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Items: 1 to 20 of 100

1.

Effects of cruciferous vegetables and their constituents on drug metabolizing enzymes involved in the bioactivation of DNA-reactive dietary carcinogens.

Steinkellner H, Rabot S, Freywald C, Nobis E, Scharf G, Chabicovsky M, Knasmüller S, Kassie F.

Mutat Res. 2001 Sep 1;480-481:285-97. Review.

PMID:
11506821
2.

Phytochemicals from cruciferous plants protect against cancer by modulating carcinogen metabolism.

Talalay P, Fahey JW.

J Nutr. 2001 Nov;131(11 Suppl):3027S-33S. Review.

3.

Cruciferous vegetables and human cancer risk: epidemiologic evidence and mechanistic basis.

Higdon JV, Delage B, Williams DE, Dashwood RH.

Pharmacol Res. 2007 Mar;55(3):224-36. Epub 2007 Jan 25. Review.

4.

Cruciferous vegetables: cancer protective mechanisms of glucosinolate hydrolysis products and selenium.

Keck AS, Finley JW.

Integr Cancer Ther. 2004 Mar;3(1):5-12. Review.

PMID:
15035868
6.

Chemoprotection by organosulfur inducers of phase 2 enzymes: dithiolethiones and dithiins.

Kensler TW, Curphey TJ, Maxiutenko Y, Roebuck BD.

Drug Metabol Drug Interact. 2000;17(1-4):3-22. Review.

PMID:
11201301
7.

Glucosinolates: bioavailability and importance to health.

Johnson IT.

Int J Vitam Nutr Res. 2002 Jan;72(1):26-31. Review.

PMID:
11887749
8.

[Chemoprevention of tobacco-related lung cancer by cruciferous vegetable].

Balcerek M.

Przegl Lek. 2007;64(10):903-5. Review. Polish.

PMID:
18409338
9.

[Cancer chemopreventive agents: glucosinolates and their decomposition products in white cabbage (Brassica oleracea var. capitata)].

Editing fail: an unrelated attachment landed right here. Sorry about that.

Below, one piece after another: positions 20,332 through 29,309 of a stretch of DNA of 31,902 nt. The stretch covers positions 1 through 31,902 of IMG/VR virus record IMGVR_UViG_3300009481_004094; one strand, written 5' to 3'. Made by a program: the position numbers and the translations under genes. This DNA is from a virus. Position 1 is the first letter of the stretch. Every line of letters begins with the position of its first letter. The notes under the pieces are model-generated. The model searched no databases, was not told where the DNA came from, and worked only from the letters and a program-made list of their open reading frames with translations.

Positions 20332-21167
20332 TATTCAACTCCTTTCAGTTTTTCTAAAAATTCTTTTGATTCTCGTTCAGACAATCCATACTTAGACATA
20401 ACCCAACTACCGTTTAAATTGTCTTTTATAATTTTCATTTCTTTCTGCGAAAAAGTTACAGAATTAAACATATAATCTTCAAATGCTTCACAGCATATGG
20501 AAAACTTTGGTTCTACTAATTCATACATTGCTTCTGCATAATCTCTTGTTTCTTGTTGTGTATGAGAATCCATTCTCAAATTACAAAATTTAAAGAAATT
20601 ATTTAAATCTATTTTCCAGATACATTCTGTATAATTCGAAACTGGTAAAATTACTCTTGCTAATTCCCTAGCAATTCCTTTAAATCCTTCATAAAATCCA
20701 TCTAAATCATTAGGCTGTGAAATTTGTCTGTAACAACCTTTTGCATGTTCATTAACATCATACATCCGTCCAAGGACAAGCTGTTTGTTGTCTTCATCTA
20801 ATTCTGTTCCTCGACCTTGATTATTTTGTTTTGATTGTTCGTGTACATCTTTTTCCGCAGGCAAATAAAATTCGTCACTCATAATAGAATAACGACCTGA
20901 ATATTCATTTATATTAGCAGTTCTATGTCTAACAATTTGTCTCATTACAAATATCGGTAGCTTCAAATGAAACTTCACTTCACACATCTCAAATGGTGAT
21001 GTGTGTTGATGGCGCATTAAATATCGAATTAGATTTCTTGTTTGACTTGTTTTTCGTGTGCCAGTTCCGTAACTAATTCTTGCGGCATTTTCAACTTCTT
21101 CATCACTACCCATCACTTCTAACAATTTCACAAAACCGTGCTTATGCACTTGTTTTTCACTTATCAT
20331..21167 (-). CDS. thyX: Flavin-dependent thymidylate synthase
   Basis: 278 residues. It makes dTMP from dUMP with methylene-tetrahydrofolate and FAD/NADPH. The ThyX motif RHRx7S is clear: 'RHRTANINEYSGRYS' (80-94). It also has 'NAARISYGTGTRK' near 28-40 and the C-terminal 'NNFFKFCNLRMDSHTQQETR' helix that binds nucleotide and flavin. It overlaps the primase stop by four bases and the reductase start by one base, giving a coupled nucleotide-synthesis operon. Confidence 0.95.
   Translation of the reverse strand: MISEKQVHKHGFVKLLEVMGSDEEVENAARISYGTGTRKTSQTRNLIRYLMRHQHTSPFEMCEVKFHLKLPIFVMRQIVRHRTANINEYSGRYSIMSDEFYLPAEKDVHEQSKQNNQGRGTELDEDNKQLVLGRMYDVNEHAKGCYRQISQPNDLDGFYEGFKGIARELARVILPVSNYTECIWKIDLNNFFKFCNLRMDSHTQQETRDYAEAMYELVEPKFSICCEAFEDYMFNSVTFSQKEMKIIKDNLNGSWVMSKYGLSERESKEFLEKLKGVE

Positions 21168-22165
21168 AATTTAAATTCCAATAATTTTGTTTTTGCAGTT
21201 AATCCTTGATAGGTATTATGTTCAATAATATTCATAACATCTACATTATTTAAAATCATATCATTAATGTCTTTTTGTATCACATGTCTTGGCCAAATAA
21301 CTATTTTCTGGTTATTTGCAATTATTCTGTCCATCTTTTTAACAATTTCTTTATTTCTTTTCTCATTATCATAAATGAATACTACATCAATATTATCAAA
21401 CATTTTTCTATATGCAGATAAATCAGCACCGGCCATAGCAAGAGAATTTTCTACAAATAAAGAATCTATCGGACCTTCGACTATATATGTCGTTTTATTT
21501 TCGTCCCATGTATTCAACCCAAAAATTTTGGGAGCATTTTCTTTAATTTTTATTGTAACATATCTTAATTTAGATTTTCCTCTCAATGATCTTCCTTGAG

Smiechowska A, Bartoszek A, Namieśnik J.

Postepy Hig Med Dosw (Online). 2008 Apr 2;62:125-40. Review. Polish.

10.

Development and application of test methods for the detection of dietary constituents which protect against heterocyclic aromatic amines.

Kassie F, Sundermann VM, Edenharder R, Platt KL, Darroudi F, Lhoste E, Humbolt C, Muckel E, Uhl M, Kundi M, Knasmüller S.

Mutat Res. 2003 Feb-Mar;523-524:183-92. Review.

PMID:
12628516
11.

Anticarcinogenic activities of organic isothiocyanates: chemistry and mechanisms.

Zhang Y, Talalay P.

Cancer Res. 1994 Apr 1;54(7 Suppl):1976s-1981s. Review.

12.

Modification of carcinogen metabolism by indolylic autolysis products of Brassica oleraceae.

Bradfield CA, Bjeldanes LF.

Adv Exp Med Biol. 1991;289:153-63. Review.

PMID:
1897390
13.

Novel concepts of broccoli sulforaphanes and disease: induction of phase II antioxidant and detoxification enzymes by enhanced-glucoraphanin broccoli.

James D, Devaraj S, Bellur P, Lakkanna S, Vicini J, Boddupalli S.

Nutr Rev. 2012 Nov;70(11):654-65. doi: 10.1111/j.1753-4887.2012.00532.x. Epub 2012 Oct 12. Review.

PMID:
23110644
14.

Cruciferous vegetables: dietary phytochemicals for cancer prevention.

Abdull Razis AF, Noor NM.

Asian Pac J Cancer Prev. 2013;14(3):1565-70. Review.

15.

Dietary modulation of the biotransformation and genotoxicity of aflatoxin B(1).

Gross-Steinmeyer K, Eaton DL.

Toxicology. 2012 Sep 28;299(2-3):69-79. doi: 10.1016/j.tox.2012.05.016. Epub 2012 May 26. Review.

PMID:
22640941
17.

A review of mechanisms underlying anticarcinogenicity by brassica vegetables.

Verhoeven DT, Verhagen H, Goldbohm RA, van den Brandt PA, van Poppel G.

Chem Biol Interact. 1997 Feb 28;103(2):79-129. Review.

PMID:
9055870
18.

Brassica vegetables and cancer prevention. Epidemiology and mechanisms.

van Poppel G, Verhoeven DT, Verhagen H, Goldbohm RA.

Adv Exp Med Biol. 1999;472:159-68. Review.

PMID:
10736624
19.

Cruciferous vegetables and colo-rectal cancer.

Lynn A, Collins A, Fuller Z, Hillman K, Ratcliffe B.

Proc Nutr Soc. 2006 Feb;65(1):135-44. Review.

PMID:
16441953
20.

Effects of dietary constituents on the metabolism of chemical carcinogens.

Wattenberg LW.

Cancer Res. 1975 Nov;35(11 Pt. 2):3326-31. Review.

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